October 22, 2018

UConn Health solicits financial partners

Contributed
Contributed
UConn Health campus in Farmington

Following through on a directive from state lawmakers, UConn Health is taking the next step in searching for a potential partner to help bolster its financial future.

On Monday, the Farmington health system -- anchored by the 234-bed John Dempsey Hospital -- released a solicitation of interest letter, hoping to attract suitors for a public-private partnership for its clinical enterprise.

It's the first time UConn Health has taken such a step in about a decade, when a similar process led to it proposing a merger with Hartford Hospital in 2009, which ultimately did not happen.

An arrangement involving the hospital and UConn Medical Group could take the form of a merger or some other arrangement, and partners could include other hospitals or hospital systems, or even managed care organizations, large physician groups or some other type of entity.

"We're casting a very wide net," Dr. Andrew Agwunobi, UConn Health's CEO for the past three years, said in an interview.

UConn Health has not set any defined structure for potential partnerships, and Agwunobi said his team intends to look both at local partners as well as those in other states. Any deal would only include the hospital and medical group -- not the medical or dental schools.

"We're optimistic we will get some interesting responses," he said.

UConn Health's solicitation letter details its various financial challenges. Though it has seen growing patient volumes in recent years and inched up its local market share, it has a large union workforce of state employees and is required to contribute to the state's massive unfunded pension liability.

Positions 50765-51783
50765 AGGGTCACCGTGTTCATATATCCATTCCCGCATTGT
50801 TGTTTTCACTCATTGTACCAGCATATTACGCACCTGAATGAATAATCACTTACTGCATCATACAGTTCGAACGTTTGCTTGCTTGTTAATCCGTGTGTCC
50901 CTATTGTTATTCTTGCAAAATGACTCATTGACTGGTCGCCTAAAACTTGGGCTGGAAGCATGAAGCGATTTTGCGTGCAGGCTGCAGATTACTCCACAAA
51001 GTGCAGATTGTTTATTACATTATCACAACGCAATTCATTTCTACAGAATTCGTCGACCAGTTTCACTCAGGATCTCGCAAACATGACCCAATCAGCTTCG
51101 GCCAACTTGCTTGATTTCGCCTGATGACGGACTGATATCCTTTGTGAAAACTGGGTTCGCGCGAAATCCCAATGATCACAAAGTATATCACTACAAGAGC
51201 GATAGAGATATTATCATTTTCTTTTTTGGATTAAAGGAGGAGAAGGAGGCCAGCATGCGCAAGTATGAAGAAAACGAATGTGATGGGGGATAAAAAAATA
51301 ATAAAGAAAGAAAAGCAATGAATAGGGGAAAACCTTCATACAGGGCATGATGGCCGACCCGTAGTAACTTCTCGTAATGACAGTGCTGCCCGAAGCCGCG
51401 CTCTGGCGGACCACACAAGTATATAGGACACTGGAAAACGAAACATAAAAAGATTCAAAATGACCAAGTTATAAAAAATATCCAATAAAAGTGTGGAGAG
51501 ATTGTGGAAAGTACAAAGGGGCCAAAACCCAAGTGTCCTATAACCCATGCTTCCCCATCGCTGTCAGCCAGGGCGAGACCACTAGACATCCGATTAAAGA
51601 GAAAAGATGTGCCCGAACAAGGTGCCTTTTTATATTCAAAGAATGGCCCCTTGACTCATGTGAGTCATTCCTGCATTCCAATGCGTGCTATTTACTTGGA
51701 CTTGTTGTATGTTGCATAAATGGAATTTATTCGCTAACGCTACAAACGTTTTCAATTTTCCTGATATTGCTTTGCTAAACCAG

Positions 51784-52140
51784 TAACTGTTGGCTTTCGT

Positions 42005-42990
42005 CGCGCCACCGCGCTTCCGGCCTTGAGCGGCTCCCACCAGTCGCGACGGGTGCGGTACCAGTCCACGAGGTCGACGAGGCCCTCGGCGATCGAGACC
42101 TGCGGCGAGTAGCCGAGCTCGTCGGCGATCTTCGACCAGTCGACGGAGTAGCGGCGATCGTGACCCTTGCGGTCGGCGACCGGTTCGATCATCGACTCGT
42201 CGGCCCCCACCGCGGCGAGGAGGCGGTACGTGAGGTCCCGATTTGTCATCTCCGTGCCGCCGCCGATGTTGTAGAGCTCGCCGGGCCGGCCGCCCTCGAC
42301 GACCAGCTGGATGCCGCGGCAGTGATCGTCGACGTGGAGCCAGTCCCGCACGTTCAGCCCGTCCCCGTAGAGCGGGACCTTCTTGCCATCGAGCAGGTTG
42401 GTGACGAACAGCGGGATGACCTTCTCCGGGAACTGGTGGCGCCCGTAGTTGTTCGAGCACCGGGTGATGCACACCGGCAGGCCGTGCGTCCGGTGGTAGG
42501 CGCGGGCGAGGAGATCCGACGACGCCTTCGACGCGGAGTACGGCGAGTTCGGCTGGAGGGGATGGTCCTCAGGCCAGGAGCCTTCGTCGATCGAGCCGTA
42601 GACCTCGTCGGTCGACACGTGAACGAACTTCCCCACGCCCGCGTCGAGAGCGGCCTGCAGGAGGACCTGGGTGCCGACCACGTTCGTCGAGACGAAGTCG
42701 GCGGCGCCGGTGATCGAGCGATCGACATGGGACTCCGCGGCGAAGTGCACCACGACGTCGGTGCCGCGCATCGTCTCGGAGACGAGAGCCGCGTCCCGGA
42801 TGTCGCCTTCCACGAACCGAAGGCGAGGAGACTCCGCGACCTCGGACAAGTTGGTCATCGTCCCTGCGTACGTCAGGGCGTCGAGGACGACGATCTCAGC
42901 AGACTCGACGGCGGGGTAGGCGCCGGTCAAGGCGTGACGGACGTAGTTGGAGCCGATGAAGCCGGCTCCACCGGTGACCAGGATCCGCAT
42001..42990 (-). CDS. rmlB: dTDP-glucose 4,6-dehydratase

The end result for the health system is a challenging cost structure, including a fringe benefit rate of about 70 percent, compared to an average of 29 percent for other Connecticut hospitals. (While UConn pays that relatively high rate, Agwunobi noted that employees are not receiving the full 70 percent.)

A partnership is needed, Agwunobi said, because the future holds further challenges for the financial sustainability of UConn Health.

For example, increasing hospital consolidation will have an impact. Agwunobi expects UConn Health to lose some patient volume to narrow networks that have been formed by area health systems and health insurers -- networks that exclude UConn.

"Even though we have done better financially recently, we see there are strong headwinds in the next two to three years," Agwunobi said.

Responses to UConn Health and its financial advisor, Cain Brothers, part of Keybanc Capital Markets, are due Dec. 2.

Though UConn Health is not obligated to do any deal, Agwunobi said the system could make a decision as soon as late this year or early next year.

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